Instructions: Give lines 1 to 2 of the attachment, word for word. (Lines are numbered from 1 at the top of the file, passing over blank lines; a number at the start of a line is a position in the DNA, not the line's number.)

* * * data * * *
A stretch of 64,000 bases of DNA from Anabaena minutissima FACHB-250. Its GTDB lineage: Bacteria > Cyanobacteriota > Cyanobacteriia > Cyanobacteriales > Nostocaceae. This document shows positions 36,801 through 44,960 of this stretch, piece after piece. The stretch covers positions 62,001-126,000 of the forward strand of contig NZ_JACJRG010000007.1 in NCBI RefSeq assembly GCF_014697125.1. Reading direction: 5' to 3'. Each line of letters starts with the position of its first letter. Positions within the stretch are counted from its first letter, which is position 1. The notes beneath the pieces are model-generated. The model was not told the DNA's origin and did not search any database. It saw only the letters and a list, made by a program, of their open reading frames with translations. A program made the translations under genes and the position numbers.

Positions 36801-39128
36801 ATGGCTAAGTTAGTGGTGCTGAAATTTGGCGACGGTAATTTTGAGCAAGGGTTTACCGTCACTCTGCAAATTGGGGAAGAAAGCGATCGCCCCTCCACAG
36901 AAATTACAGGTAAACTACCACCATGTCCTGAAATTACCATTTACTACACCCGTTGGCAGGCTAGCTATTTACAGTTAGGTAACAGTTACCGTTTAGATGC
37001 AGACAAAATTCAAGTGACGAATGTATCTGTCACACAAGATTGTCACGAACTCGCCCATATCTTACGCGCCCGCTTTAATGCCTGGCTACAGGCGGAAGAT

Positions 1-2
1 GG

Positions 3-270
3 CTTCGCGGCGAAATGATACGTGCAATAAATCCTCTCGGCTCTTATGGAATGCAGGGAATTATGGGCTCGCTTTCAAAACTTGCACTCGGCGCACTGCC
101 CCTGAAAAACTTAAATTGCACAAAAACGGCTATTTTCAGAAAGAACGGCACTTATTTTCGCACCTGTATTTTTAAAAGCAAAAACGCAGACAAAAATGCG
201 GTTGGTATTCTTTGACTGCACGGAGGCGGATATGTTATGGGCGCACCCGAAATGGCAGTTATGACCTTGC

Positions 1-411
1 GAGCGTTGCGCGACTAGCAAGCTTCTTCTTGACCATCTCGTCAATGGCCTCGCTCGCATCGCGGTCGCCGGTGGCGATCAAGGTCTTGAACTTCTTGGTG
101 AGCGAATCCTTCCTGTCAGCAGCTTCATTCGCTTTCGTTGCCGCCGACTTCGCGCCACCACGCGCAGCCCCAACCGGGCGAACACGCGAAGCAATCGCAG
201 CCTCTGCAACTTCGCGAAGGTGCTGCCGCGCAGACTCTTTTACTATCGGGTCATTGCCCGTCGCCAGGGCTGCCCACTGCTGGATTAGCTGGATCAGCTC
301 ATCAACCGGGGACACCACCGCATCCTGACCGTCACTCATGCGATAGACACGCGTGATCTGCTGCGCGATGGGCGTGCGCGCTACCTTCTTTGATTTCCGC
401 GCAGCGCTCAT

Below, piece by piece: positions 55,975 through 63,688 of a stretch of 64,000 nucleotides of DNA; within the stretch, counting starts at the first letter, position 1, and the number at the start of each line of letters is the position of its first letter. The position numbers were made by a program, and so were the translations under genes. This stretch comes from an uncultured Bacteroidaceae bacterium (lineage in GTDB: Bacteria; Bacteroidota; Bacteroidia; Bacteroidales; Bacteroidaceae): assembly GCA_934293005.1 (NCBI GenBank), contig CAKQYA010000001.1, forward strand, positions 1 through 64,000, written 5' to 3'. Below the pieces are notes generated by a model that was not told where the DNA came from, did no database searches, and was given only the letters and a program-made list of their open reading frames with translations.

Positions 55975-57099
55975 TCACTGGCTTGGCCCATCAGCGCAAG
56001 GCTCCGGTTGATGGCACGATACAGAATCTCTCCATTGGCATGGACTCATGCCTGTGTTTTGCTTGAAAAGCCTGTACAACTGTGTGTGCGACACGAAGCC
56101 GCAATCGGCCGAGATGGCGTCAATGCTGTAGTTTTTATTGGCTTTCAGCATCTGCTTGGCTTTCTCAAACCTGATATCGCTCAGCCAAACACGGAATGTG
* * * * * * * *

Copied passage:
A stretch of 64,000 bases of DNA from Anabaena minutissima FACHB-250. Its GTDB lineage: Bacteria > Cyanobacteriota > Cyanobacteriia > Cyanobacteriales > Nostocaceae. This document shows positions 36,801 through 44,960 of this stretch, piece after piece. The stretch covers positions 62,001-126,000 of the forward strand of contig NZ_JACJRG010000007.1 in NCBI RefSeq assembly GCF_014697125.1. Reading direction: 5' to 3'. Each line of letters starts with the position of its first letter. Positions within the stretch are counted from its first letter, which is position 1. The notes beneath the pieces are model-generated. The model was not told the DNA's origin and did not search any database. It saw only the letters and a list, made by a program, of their open reading frames with translations. A program made the translations under genes and the position numbers.

Positions 36801-39128